As a busy mom, you’re list of quehaceres seems never-ending. From the time your alarm goes off in the morning until the moment you’ve tucked the kids in for the night, you’re moving non-stop.
Many of your day-to-day tasks can seem boring; done over and over again, they’ve become routine and you may even do them without thinking much about them, your brain and body operating on auto-pilot. But what if some of them — like grocery shopping — could actually be fun?!
It’s true: going grocery shopping has never been the most thrilling item on your to-do list, but you can boost the divertido quotient by getting your kids involved … seriously! Turning a supermarket trip into a learning adventure will mean quality time for you and the kids, who’ll be sure to bestow you with all sorts of “Best Mamá” points for your cleverness and creativity. And shhh … you don’t even have to tell them where these fun ideas came from!
Have a school-aged child who’s learning letters and words? Help them practice their writing and literacy skills by making them responsible for the grocery list. Give them a special pencil or pen, telling them it’s just for the shopping list. Older kids can write the list as you name the items you need to buy. For younger kids who are just beginning to sight read, create a stock grocery list, printing out a roster of the items you typically buy and adding a dozen or so blank lines where additional items can be written. Each time you get ready to go to the store, have your child circle or highlight the items you need to buy.
In addition to using the list to build up their reading and writing skills, you can use the grocery list to reinforce other concepts they’re learning at school, too. They can put the list in alphabetical order, have fun writing items in different colors, practice their Spanish by translating the list, or sort the items by type — put on a timer and challenge them to perform the task within a certain timeframe. If they’re learning about health and food choices, you can even print out a copy of the USDA’s “My Plate”, which is available in Spanish, too— ¡qué bien!
Numbers and math are more fun when they’re tied to real-world examples, and grocery shopping involves plenty of opportunities to have exciting teachable moments. If you’re a super shopper who’s always hunting for the best deal, turn the search for a bargain into a chance for your kids to practice their math skills. Older kids who know Internet safety rules (and who are being supervised by you or another adult) can be challenged to find the best deals at local grocery stores by using a price comparison website. Let them calculate the total cost savings achieved through their search. If your budget allows, sweeten the deal by letting them keep the money saved as a result, or put that money toward a family savings account (it can be as simple as a jar or piggy bank you keep at home) whose funds will pay for an outing or vacation!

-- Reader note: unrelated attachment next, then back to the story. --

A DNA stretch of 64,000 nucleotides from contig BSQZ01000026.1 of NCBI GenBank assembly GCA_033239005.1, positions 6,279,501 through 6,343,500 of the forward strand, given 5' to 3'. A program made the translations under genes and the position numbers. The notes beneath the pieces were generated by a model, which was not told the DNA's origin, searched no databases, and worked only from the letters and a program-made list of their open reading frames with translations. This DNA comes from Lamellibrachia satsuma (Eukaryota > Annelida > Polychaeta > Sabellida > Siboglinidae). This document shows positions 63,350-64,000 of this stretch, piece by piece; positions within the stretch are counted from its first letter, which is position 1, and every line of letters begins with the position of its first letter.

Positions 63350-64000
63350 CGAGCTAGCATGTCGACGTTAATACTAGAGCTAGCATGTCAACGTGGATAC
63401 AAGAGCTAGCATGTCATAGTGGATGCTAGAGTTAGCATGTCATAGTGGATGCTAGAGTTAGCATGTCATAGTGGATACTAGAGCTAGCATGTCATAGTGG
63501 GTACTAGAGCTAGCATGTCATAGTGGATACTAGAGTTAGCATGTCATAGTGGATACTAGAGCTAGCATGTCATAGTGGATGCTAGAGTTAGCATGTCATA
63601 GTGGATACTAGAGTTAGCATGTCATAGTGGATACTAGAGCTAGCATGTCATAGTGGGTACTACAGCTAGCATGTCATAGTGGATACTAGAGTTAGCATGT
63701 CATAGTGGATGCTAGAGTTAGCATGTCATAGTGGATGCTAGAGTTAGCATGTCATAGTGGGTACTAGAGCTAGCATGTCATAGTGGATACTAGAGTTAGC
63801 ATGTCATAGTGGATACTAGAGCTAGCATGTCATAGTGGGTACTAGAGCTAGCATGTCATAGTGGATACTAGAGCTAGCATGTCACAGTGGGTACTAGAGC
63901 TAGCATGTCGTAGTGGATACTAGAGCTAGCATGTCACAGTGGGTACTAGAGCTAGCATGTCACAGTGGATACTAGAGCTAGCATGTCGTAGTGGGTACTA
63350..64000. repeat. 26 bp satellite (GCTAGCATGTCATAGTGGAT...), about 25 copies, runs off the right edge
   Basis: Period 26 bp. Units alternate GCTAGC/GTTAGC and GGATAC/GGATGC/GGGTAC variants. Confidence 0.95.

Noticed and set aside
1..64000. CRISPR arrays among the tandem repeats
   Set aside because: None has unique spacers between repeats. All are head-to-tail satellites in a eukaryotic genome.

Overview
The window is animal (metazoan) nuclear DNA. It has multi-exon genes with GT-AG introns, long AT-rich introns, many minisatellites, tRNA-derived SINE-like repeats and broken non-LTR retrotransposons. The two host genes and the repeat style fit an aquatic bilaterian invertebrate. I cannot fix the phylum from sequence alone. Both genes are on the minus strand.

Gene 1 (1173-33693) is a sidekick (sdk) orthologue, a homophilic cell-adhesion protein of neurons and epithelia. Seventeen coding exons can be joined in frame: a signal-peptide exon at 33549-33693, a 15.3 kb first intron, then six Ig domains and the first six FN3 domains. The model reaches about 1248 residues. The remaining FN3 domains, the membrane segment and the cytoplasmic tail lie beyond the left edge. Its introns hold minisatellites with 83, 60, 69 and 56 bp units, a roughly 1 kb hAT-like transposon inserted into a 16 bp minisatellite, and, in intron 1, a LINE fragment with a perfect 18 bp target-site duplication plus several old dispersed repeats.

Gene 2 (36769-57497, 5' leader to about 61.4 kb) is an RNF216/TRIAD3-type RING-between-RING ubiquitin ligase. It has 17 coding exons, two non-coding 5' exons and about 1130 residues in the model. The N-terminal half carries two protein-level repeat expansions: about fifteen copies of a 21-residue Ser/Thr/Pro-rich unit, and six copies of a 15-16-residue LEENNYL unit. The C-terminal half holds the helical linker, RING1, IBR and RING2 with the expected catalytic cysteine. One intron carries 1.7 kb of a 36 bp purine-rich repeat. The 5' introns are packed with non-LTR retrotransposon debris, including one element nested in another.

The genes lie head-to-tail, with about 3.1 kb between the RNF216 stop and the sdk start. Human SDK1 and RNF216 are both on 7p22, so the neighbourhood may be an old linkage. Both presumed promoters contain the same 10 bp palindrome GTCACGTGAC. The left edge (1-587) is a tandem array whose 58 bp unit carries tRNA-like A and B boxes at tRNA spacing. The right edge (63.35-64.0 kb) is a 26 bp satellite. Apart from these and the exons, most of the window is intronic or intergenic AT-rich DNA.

Younger kids can get involved, too. Give them a pair of safety scissors and coupons from the Sunday paper, letting them test their hand-eye coordination by clipping. Then, have them sort the coupons by size (smallest to largest) or by the amount of savings.
True, you don’t want your kids turning the grocery store aisles into a race track, but by setting some clear, firm rules (Stay in your sight at all times; No running, definitely!), you and your kids can have fun at the grocery store by turning the shopping trip into an adventure challenge. Put one child in charge of finding, say, all the green items on your list. Have another one responsible for finding all the round objects on the list. Keep them guessing about the challenge by changing it up each week; on your next visit, have one child find all the items that start with an “a” (y no te olvides los Aguacates de México!) or all the objects that are smooth. Colors, shapes, textures, letters, and items with adjectives are all great ways to send them in search of the items on your shopping list. Let the “winner” of the contest choose a special treat that can be shared with the whole family.
Before, you chose the check-out line that seemed to move fastest: the aim was to get in and get out of the grocery store as fast as possible, ¿verdad? Now, the goal’s a bit different: find the line with the most patient-looking cashier or, if you have the option, the self check-out line! Once they’ve rung up your items, see if your kids can figure out how to pay the bill. This may require you to choose cash over plastic, keeping a variety of bills and coins in your wallet: ones, fives, tens, and twenties should be among the money you have on hand. They should also make sure the change they receive is correct.
Packing groceries isn’t as easy as it seems — there’s an art to making everything fit just right. Make sure you bring reusable bags from home and challenge the kids to pack the groceries like pros! Remind them that fragile items — eggs, bread, and certain vegetables and fruits, like ripe avocados — need to be packed with special care.
Bueno, you did it! You turned the trip to the grocery store into fun for the whole family. Now … if you could just make cleaning house so fun!